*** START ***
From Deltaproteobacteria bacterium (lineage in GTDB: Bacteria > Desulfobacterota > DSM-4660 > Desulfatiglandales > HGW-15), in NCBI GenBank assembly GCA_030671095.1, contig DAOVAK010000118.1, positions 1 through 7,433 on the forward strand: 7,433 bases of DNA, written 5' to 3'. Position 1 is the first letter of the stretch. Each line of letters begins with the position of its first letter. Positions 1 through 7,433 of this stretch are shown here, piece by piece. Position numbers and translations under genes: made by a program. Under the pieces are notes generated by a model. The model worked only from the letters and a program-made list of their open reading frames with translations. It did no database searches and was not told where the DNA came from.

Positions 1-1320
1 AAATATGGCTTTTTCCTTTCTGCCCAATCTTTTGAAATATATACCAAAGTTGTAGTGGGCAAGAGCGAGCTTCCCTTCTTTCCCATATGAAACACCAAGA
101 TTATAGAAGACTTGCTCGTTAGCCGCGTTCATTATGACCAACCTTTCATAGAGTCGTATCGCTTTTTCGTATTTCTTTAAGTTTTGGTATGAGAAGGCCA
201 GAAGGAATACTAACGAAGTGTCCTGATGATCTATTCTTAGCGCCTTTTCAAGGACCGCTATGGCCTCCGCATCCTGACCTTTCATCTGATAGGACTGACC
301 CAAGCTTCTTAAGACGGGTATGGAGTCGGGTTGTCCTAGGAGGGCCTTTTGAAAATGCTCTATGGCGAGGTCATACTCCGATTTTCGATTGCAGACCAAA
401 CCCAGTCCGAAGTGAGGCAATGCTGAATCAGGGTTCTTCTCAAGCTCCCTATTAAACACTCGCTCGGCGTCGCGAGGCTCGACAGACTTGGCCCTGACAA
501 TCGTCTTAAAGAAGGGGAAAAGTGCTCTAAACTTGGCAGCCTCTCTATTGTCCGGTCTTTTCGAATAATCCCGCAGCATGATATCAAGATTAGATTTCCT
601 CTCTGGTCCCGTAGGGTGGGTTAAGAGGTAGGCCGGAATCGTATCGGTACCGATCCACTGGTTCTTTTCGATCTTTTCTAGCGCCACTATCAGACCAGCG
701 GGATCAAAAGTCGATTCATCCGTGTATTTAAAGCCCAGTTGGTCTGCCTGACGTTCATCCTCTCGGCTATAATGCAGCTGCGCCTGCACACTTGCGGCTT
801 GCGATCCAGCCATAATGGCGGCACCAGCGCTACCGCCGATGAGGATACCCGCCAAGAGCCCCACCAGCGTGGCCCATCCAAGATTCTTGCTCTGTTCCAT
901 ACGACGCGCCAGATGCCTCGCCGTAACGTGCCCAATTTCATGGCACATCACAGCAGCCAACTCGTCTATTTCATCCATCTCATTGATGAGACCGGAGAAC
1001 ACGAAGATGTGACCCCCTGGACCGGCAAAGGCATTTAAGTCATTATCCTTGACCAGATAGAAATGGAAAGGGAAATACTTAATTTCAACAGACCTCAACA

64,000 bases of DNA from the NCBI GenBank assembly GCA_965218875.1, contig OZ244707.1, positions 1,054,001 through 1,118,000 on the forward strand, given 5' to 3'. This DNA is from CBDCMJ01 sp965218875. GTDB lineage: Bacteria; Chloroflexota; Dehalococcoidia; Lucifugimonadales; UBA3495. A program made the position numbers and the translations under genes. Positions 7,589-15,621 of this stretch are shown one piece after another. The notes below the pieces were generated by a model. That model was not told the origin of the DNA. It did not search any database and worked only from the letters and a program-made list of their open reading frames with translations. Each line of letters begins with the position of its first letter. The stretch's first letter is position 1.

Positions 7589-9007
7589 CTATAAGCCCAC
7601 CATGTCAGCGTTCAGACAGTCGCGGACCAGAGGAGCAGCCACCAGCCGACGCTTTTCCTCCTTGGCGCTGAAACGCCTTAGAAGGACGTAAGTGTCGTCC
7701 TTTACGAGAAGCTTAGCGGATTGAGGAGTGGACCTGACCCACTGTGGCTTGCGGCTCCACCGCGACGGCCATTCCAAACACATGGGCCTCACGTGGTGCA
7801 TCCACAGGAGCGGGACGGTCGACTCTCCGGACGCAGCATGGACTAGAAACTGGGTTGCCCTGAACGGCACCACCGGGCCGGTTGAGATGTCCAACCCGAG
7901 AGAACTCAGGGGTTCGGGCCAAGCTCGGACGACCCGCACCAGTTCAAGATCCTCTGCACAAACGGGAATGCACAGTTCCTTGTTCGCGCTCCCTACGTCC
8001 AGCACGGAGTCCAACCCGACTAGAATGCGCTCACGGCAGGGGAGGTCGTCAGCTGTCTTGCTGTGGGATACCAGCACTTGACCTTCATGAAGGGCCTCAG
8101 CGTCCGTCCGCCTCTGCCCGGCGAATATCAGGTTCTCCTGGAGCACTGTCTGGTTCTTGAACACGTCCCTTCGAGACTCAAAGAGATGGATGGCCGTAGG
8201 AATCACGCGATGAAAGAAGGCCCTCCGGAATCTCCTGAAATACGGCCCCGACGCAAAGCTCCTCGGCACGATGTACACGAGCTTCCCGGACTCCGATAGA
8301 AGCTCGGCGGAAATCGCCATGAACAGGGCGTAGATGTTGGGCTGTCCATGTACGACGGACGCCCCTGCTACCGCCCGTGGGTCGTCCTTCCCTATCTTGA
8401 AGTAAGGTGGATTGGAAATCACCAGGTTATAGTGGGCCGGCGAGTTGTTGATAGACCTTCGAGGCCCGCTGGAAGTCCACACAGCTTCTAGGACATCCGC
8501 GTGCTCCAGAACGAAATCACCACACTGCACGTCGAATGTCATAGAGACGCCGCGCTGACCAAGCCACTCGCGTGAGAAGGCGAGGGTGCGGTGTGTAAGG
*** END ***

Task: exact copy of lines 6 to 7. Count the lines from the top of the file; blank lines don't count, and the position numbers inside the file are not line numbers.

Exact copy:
301 CAAGCTTCTTAAGACGGGTATGGAGTCGGGTTGTCCTAGGAGGGCCTTTTGAAAATGCTCTATGGCGAGGTCATACTCCGATTTTCGATTGCAGACCAAA
401 CCCAGTCCGAAGTGAGGCAATGCTGAATCAGGGTTCTTCTCAAGCTCCCTATTAAACACTCGCTCGGCGTCGCGAGGCTCGACAGACTTGGCCCTGACAA